The Human Exploration Telerobotics (HET) project demonstrated remote operation of the “smart Synchronized Position, Hold, Engage, Reorient Experimental Satellites” (smart SPHERES) onboard the International Space Station (ISS) on December 12, 2012. The SPHERES are basketball-sized free-flying satellites that have been onboard ISS since 2006. Intelligent Robotics Group (IRG) engineers in the ISS Mission Control Center (MCC) at Johnson Space Center (JSC) and the Multi-Mission Operations Center (MMOC) at Ames Research Center remotely operated the smart SPHERES to perform mobile sensor tasks in the Kibo laboratory module of ISS. The demonstration showed how free-flying robots can perform surveys for environmental monitoring, inspection, and other routine housekeeping tasks remotely.
The test fully completed all test objectives and met all success criteria, demonstrating nine first-ever achievements:
Terry Fong, HET Project Manager, was featured in a NASA Television interview on ISS Update.
BACKGROUND: The Human Exploration Telerobotics (HET) project demonstrates how telerobotics – robots remotely operated by astronauts or ground controllers – can be used to perform a variety of routine, highly repetitive, dangerous, or long-duration tasks. The primary goal of HET is to improve NASA’s understanding of the requirements, benefits, limitations, costs, and risks of integrating telerobotics into future deep-space exploration missions.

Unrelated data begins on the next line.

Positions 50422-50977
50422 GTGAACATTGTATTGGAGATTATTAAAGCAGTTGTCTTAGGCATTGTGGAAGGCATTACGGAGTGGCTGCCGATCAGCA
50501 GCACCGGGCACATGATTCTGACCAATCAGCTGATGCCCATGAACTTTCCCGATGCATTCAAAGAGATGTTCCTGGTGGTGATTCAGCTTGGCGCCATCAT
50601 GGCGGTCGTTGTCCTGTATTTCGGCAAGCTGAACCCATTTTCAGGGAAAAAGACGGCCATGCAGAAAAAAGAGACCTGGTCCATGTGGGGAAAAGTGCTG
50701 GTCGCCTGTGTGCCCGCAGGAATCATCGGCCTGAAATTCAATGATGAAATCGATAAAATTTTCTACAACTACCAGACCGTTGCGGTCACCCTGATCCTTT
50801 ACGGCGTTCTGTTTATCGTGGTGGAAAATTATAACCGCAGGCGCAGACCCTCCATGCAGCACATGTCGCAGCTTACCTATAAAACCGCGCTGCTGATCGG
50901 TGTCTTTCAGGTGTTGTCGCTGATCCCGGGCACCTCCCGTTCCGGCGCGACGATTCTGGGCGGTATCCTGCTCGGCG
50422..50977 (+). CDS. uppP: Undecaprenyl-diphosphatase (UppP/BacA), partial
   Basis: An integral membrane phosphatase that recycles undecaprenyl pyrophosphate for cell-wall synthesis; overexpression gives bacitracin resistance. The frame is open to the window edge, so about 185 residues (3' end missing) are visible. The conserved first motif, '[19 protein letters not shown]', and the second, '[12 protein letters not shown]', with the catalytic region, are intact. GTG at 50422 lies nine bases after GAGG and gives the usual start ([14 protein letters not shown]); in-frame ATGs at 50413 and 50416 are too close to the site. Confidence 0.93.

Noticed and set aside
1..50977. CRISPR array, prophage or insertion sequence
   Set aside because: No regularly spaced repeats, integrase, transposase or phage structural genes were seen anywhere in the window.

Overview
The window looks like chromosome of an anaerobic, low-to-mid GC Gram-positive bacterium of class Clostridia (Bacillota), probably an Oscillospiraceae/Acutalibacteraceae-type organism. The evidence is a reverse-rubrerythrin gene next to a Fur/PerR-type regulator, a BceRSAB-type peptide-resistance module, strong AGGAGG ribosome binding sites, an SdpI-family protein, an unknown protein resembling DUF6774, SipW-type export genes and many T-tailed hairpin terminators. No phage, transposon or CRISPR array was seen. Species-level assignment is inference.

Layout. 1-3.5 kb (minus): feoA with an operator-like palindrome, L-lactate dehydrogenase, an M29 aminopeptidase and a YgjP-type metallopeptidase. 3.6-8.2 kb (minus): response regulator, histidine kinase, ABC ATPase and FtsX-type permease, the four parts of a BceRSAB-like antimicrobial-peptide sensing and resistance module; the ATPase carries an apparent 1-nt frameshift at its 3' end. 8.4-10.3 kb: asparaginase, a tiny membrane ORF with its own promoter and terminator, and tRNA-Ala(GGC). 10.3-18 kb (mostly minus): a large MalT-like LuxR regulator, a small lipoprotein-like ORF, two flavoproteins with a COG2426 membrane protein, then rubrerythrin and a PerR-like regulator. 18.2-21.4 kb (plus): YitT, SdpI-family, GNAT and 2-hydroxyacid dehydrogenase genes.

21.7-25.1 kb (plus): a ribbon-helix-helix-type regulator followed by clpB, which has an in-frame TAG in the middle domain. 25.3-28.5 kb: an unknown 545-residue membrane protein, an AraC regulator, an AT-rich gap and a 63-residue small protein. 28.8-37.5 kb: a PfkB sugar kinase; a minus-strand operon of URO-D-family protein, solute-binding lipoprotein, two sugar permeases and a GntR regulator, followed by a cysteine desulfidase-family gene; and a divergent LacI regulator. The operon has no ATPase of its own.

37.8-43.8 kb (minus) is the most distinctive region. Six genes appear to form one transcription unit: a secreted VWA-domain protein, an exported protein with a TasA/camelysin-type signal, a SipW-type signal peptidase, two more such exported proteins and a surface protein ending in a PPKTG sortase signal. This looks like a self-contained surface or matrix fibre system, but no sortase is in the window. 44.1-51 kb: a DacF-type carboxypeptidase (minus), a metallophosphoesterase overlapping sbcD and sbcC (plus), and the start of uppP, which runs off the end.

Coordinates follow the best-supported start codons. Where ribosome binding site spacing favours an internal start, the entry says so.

The Synchronized Position, Hold, Engage, Reorient Experimental Satellites (SPHERES) were originally developed by the Massachusetts Institute of Technology (MIT) through Defense Advanced Research Projects Agency (DARPA) and NASA Small Business Innovation Research (SBIR) funding. The HET project added an Android smartphone (Google Nexus S), as well as robotics software, to transform the SPHERES into “smart SPHERES” – free-flying telerobots equipped with cameras, accelerometers, wireless, and high-performance embedded computing.
PROGRAM FUNDING: Technology Demonstrations Missions (TDM), Space Technology Program (STP), NASA Office of the Chief Technologist (OCT) TEAM: Maria Bualat, Terry Fong, Young-Wook Jung (KAIST), Yun-kyung Kim (KAIST), Linda Kobayashi, Mark Micire, Ted Morse, Chris Provencher, Ernie Smith, Vinh To, Jay Torres (JPL), Hans Utz, and DW Wheeler
COLLABORATORS: Jonathan Barlow, Jose Benavides, Jose Cortez, Ali Guarneros, Darryl Levasseur, Andres Martinez, David Mittman (JPL), Steve Ormsby, and Adam Schlesinger (JSC)
Contact: Terry Fong